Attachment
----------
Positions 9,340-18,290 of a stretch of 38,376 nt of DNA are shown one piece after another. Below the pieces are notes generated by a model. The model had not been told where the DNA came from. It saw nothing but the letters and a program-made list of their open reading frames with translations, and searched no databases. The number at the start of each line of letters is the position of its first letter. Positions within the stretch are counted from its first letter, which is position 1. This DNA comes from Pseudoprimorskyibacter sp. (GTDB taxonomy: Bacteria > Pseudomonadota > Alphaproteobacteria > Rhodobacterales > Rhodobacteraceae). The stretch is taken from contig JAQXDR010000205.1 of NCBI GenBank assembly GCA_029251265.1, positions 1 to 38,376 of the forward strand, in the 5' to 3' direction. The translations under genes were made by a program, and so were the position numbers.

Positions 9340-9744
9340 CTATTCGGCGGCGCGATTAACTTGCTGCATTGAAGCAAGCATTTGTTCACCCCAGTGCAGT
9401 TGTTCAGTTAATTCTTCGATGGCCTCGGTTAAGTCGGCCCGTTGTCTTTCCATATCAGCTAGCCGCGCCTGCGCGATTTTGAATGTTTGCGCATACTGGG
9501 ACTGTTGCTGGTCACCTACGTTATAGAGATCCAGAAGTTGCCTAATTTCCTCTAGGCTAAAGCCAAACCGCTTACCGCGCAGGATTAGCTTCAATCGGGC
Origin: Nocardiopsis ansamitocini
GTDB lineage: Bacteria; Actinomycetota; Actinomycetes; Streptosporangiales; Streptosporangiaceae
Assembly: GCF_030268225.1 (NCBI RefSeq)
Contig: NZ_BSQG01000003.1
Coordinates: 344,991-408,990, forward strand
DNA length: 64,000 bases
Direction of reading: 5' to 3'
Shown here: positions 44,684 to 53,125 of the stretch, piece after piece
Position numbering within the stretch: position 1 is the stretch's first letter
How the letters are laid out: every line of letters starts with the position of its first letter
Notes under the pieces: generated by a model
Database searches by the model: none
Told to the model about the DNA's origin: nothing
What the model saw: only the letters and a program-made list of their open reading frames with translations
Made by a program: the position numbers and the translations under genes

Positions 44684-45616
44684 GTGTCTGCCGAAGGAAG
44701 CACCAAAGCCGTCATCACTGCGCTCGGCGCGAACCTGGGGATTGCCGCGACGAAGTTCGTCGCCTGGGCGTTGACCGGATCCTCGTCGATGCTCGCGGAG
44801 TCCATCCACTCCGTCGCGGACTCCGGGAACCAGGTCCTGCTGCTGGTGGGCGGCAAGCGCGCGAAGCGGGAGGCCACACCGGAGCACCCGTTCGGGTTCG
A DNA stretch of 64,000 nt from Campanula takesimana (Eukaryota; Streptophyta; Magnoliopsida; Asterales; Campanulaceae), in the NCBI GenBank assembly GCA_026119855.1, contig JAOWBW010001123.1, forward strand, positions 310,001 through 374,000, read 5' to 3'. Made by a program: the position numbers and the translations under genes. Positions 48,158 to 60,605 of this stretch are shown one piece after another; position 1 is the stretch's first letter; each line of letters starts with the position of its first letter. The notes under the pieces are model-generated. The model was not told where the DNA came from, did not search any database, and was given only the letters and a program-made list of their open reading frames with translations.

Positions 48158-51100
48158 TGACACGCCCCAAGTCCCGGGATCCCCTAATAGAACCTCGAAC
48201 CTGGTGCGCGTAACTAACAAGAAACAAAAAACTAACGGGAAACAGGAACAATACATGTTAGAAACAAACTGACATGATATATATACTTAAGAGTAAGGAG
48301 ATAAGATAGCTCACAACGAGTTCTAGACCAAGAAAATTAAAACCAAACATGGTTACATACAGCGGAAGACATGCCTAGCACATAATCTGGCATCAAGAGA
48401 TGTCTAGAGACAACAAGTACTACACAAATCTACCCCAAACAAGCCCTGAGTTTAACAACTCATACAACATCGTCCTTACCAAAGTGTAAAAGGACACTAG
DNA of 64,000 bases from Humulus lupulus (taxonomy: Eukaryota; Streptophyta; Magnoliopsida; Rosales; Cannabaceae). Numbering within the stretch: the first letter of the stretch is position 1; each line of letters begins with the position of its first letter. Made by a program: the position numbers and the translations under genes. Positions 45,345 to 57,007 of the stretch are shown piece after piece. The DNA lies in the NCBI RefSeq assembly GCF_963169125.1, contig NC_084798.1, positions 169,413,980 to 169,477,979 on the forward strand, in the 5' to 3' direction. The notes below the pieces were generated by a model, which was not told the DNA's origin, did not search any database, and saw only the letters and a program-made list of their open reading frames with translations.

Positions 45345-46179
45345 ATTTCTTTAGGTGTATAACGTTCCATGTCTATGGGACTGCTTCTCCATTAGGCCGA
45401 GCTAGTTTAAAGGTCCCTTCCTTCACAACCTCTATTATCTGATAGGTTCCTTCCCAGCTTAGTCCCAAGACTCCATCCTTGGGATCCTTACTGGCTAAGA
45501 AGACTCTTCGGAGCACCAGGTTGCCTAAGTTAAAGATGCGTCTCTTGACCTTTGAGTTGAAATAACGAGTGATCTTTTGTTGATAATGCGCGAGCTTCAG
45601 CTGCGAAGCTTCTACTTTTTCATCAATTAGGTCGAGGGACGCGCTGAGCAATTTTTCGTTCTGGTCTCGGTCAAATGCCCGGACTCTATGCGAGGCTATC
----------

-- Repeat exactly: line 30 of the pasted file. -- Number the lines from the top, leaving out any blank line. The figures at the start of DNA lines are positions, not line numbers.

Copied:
48401 TGTCTAGAGACAACAAGTACTACACAAATCTACCCCAAACAAGCCCTGAGTTTAACAACTCATACAACATCGTCCTTACCAAAGTGTAAAAGGACACTAG